Monday, December 4

Rebecca – Charing Cross Theatre

There seems to be no source material nowadays which cannot be turned into a musical. However, Rebecca, having its London musical premiere at the Charing Cross Theatre illustrates that some material is really not suitable for such a treatment.  This show premiered in Vienna in 2006 and ran for 3 years. It had original German lyrics by Michael Kunze, translated for this production by Christopher Hampton, and music by Sylvester Levay.  It follows the story of the famous Daphne Du Maurier novel closely.  An unnamed young woman is swept off her feet by the enigmatic Maxim de Winter in a Monte Carlo hotel and agrees to become his wife and returns with him to his home at Manderley on the Cornish coast.   However, the memories of the first Mrs De Winter, Rebecca, are everywhere in the house, kept alive by the formidable housekeeper, Mrs Danvers.

Lauren Jones made a very sweet and vulnerable lead as the unnamed woman “I” and had a pleasant singing voice.  She was well matched by Richard Carson as the withdrawn and troubled widower.  Some of the other casting was less successful. Kara Lane did her best to portray the severe Mrs Danvers but did not quite achieve the sense of brooding menace which is required in such a key part.  Alex James-Ward as the other malevolent character, cousin and former lover of Rebecca, was far too jovial.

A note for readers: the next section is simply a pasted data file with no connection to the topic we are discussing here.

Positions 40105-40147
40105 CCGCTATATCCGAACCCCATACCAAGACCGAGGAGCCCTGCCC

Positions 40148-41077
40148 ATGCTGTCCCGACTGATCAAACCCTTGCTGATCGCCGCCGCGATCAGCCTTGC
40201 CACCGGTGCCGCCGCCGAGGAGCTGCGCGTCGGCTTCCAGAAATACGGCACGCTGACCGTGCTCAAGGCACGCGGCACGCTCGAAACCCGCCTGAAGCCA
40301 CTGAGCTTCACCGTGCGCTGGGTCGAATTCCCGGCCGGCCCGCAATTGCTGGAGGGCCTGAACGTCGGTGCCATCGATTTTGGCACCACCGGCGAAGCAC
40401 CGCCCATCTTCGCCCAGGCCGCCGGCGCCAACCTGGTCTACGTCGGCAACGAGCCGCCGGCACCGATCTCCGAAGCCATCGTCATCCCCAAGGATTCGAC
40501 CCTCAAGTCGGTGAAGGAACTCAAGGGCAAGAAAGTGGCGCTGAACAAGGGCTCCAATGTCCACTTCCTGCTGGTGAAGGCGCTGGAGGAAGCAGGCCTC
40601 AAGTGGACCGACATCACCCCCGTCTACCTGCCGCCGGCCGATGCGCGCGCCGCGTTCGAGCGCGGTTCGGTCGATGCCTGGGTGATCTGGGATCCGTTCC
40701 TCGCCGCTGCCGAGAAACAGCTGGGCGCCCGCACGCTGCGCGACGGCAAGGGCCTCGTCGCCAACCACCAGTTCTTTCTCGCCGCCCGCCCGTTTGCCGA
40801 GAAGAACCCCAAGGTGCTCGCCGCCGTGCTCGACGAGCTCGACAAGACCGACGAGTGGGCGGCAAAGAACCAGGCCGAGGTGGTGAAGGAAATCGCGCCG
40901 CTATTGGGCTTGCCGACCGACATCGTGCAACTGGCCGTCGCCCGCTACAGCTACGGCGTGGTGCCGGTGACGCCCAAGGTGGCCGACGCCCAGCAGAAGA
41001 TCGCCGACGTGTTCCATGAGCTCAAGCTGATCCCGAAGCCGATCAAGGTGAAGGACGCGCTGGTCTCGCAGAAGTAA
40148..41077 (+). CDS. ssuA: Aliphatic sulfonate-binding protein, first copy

Photo: Mark Senior

The main problem with the production was that it did not manage to create the atmosphere of the psychological thriller, which was the hallmark of Du Maurier’s original. In part this was because it had to be reduced to barely 2 hours playing time. But also, because there was, frankly, far too much music in it. There were 38 separate musical numbers listed in the programme. These were all sung with great gusto and at very loud volume by the cast members.  It is very difficult to create an atmosphere of suspense and mystery when music is being blared out at a relentless pace and volume and the cast are all singing at top volume. Much of the acting was too melodramatic, and more and better dialogue could have brought out the subtleties of the characters.

The music was easy to listen to. It was played by a large orchestra and all the singers were amplified to very loud volume. There were very few quieter moments and two hours of sound of this intensity became rather overwhelming. The set consisted of a large number of overlapping hinged flats moved efficiently by the cast, often in full sight of the audience, to represent the various different locations of the action.  Since most of the action takes place in the Manderley house, a simpler setting might have been more effective.

I suppose if you like the novel and you are a fan of musical theatre you might enjoy this production, but frankly you would be better off re-watching the Hitchcock film and going to see Crazy for You.

Playing until 18th November,

Reviewer: Paul Ackroyd

Reviewed: 18th September 2023

North West End UK Rating:

Rating: 2 out of 5.